I want to face it. Why tap if you're not going to learn from it? Why go through all these difficulties and not take anything away from it? I want to learn from it, grow from it. Doesn't make it suck any less. But at least it brings purpose to the pain.
Wednesday, July 21, 2010
Yesterday afternoon, I went into class like a zombie. I haven't slept well the past few days because my son has been sick. Most of the time when I go to class tired, I end up having a really good class. Yesterday I just ended up getting leg-locked a lot.
But there is a bit of good news from the lately complainy, gloomy girl! I am realizing why I am getting ankle-locked so much and I'm starting to see it right before it happens. A few times I was able to snatch my leg back. Mostly because my friend Salsa John was going in slow motion so I could do it. :) At one point he swept me and my brain was lagging so I didn't tuck my head. He literally held me up in the air for a second so I could tuck my head. Good training partner, right there.
After class, another of my good friends at Fabio's, Thomas, was having a private lesson. He let me hang around and be his practice dummy for the lesson. Unfortunately by brain was soup and I didn't retain much. But I promised him I would write down what I remembered. And I will. Later today. :)
[An aside note, I wrote this post before I had read all the comments about leg locks on the last post. lol. This post looks different to me after reading all those comments. I meant nothing disrespectful by this post, just so you guys know!!]
Monday, July 19, 2010
That's pretty much what I felt like tonight.
I rolled with a guy I have never rolled with before. Whitebelt. Nice guy. Always been friendly with me. I'm thinking we're going to have a nice, relaxed grapple.
He sits down in front of me and says, "Go easy on me." But as soon as the grapple starts, he is after me. He stuffed my guard pretty easily, which was frustrating (lol), and then went on to a lot of smashing. Shortly into the grapple, he goes for a heel hook. I tapped. Didn't want to mess with it because I'm not the greatest at heel hook escapes. After that, I was on defense for most of the rest of the roll. I kept returning to my guard or half guard. He kept smashing and passing.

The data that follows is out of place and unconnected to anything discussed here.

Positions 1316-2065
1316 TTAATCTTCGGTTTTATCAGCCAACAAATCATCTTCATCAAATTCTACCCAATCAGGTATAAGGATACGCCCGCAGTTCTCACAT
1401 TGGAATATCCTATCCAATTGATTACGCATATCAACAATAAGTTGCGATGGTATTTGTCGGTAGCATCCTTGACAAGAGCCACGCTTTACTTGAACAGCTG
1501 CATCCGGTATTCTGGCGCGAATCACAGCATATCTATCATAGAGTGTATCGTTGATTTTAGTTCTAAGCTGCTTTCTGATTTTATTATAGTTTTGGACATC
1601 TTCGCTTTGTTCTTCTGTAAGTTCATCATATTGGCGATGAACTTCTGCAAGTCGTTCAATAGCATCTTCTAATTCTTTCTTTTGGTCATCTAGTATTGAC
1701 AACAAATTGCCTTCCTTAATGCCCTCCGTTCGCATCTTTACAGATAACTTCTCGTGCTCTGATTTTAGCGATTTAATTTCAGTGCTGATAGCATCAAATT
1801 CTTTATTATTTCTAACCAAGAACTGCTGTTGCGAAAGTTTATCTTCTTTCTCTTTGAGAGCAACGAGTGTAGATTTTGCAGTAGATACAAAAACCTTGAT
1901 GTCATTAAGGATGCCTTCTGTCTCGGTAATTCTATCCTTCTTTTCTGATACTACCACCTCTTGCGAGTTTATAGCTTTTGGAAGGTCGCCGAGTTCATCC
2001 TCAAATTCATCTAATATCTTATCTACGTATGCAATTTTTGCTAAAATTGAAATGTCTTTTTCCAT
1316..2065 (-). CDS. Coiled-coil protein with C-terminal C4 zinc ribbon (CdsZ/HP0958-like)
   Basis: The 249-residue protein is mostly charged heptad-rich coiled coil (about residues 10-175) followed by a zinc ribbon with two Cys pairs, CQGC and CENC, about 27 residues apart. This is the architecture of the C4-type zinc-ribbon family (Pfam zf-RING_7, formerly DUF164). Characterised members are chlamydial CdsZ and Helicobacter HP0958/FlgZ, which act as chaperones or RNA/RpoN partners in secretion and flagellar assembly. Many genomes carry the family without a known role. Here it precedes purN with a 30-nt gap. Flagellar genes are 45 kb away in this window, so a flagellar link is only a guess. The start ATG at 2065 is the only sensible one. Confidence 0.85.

It sucked. I sucked.
I was already feeling pissy after that and then I rolled with another guy who is relatively new and notorious for spazzing and not tapping. I mentioned him a couple of weeks ago. Same kind of stuff. He kept trying to go for heel hooks from starting position. And he kept doing this thing where he waved his hands in front of my face to try to distract me or something. Didn't work. Just annoyed the garbage out of me. I got two heel hooks but had to let them go because he wouldn't tap. He kept spazzing out trying to pass my guard. Finally, after he kept trying to choke me from inside my guard, I arm-barred him. Twice. Nasty, tight ones too. I let go as soon as he tapped, of course, and I didn't pop his elbows or anything, but still. I don't normally go that hard on anyone, let alone some new guy who just doesn't know how to calm down. A few of my buddies in class told me they think the kid needs to be tapped out like that so that he calms down. But I just felt even crappier after that.
I guess the reason why I feel so crappy is that I know I lost my temper. I wasn't trying to hurt him. But I was like, "Alright. That's it." And then the barring ensued. Normally, I am able to tolerate spastic guys like him. Yeah, I get annoyed. But they don't send me into outer-space like this guy did tonight. If I'm honest, I know the reason why I got so mad was because I was frustrated about the grapple before. And I took it out on this other guy.
Yeah, let the hate comments roll in.
After that grapple, I was even more frustrated and angry, so when Fabio started to put me with another white belt guy, I just asked to sit out. I knew already I wouldn't be able to relax and grapple without being insane. After class, I apologized to the second guy for going a little too hard.
I talked to Fabio about it too and he told me a lot of the same stuff my other friends said. The guy needs to tap. Don't worry about it. But he also said he is going to keep putting me with the first guy who frustrated me until he doesn't frustrate me anymore. I know it will force me to grow. Fabio put me with him specifically because he likes to stuff inverted guard. I need to focus on developing other things and this will force me to do that. But I am not looking forward to it.
Anyway...I am going to stop with the angry blogging and go to bed.
Thursday, July 15, 2010